The Minister is not expected to announce any increases in key tax rates. However, the minister is expected to give far less tax relief to personal income tax payers in order fill the tax gap. The minister is also expected to announce adjustments to further make the tax system more progressive. These will include progressive tax measures on wealth linked taxes like estate duties and dividend taxes. The Minister is also expected to announce SARS reforms to improve tax collection and tax morality.
4. Expenditure outlook and allocation
The treasury is expected to announce that the expenditure ceiling will be maintained over the MTEF. Non-interest expenditure will remain above 26 per cent of GDP, broadly unchanged over the medium term. In the MTBPS treasury announced that non-interest spending will experience on average of 1.9 per cent per year real growth over the MTEF. In the MTBPS treasury announced that it will draw R7 billion in 2019/20, R8 billion in 2020/21 and R12 billion in 2021/22 from the contingency reserve. Treasury is expected to increase its reliance on the contingency reserves. Treasury is not likely to deviate from the trend on allocating expenditure to basic education, health, social protection, and economic development. Together, these four function groups account for more than 60 per cent of government expenditure. Additionally, an announcement on the national health insurance grant is expected.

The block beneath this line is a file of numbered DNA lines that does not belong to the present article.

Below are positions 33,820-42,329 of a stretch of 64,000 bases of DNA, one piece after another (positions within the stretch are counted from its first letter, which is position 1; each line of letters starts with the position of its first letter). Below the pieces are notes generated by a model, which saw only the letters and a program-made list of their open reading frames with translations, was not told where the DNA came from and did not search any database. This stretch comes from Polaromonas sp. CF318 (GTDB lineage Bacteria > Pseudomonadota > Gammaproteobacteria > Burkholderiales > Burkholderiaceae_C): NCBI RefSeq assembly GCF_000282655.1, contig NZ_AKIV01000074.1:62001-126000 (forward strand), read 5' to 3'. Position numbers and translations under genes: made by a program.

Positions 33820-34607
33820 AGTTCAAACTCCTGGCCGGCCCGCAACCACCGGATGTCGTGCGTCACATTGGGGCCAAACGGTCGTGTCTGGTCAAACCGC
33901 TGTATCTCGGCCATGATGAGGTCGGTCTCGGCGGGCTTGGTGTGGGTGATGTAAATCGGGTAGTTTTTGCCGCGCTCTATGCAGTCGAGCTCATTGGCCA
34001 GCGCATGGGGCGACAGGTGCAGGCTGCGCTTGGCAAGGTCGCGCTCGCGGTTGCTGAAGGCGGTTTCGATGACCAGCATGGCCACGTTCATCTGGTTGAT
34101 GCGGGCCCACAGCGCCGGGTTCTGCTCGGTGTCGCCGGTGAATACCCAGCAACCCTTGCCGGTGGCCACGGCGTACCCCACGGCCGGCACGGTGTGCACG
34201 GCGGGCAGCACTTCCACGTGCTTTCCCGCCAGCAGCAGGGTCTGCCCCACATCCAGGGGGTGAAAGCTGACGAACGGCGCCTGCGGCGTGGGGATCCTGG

5. Debt and Debt Service Costs
Debt and debt service costs are the fastest growing expenditure item in the budget. In excess of R 3 trillion, gross debt is projected to stabilize at 59.6 per cent of GDP in 2023/24. High Debt levels mean higher debt servicing costs over the MTEF. The cost of servicing government debt is expected to exceed R200 billion per annum over the MTEF. This reflects a larger main budget deficit, currency depreciation, and higher interest rates. An estimated 15 per cent of main budget revenue will be used to service debt over the MTEF.
6. Budget Deficit
In light of rising debt service costs over the MTEF treasury is expected to announce an average budget deficit of R250 billion which represents a main budget deficit of at 4.3 per cent of GDP. Rating agencies are likely to frown on this announcement.
7. Allocation to provinces
Over the MTEF period, R2 trillion will be transferred to provinces. With KwaZulu Natal and the Gauteng City Region accounting for the largest share in transfers. The table below summarizes provincial shares announced over the MTBPS. These shares are expected to remain largely unchanged.
8. Infrastructure allocation.
As announced in the MTBPS, over the 2019 MTEF period, total infrastructure spending is
estimated to be R484.9 billion. These projects will be financed at national, provincial and local government levels, or in public entities, as well as public investment in public-private partnerships.
9. Reforms on State Owned Corporations
The already weak financial position of SOCs continues to deteriorate. Declining profitability is partly a reflection of mismanagement, operational inefficiencies, and rising financing costs. SOCs rely mainly on debt to fund infrastructure and operational requirements. Lenders have taken a more active stance in reaction to the governance failures. Treasury is expected to announce reforms to improve governance and reduce liquidity constraints. These reforms should include operational interventions – including, where appropriate, private-sector participation.